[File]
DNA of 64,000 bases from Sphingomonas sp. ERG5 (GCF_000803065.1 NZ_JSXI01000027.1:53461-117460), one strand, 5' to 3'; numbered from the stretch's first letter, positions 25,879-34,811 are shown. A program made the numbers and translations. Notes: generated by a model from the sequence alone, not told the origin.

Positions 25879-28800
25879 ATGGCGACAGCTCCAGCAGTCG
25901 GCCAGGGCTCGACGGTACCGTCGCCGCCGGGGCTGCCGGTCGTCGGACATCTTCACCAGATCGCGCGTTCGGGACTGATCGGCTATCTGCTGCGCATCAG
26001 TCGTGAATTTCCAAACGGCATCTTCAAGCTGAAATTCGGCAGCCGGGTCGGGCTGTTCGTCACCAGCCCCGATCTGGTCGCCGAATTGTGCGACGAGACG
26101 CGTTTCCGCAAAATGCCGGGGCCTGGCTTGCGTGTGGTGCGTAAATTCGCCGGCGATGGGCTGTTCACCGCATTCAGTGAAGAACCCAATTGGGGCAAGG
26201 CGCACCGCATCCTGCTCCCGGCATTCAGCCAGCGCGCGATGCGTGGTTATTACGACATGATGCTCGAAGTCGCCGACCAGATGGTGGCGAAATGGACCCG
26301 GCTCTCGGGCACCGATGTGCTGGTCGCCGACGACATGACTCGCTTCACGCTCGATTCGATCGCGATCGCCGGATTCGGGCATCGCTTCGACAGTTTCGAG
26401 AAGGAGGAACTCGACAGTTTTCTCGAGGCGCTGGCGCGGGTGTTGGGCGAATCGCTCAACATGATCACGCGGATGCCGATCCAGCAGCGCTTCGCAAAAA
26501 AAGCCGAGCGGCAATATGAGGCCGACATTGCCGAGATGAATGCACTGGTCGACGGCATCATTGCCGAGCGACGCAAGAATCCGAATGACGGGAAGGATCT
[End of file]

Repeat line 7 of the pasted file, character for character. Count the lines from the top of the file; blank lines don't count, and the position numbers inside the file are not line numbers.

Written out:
26201 CGCACCGCATCCTGCTCCCGGCATTCAGCCAGCGCGCGATGCGTGGTTATTACGACATGATGCTCGAAGTCGCCGACCAGATGGTGGCGAAATGGACCCG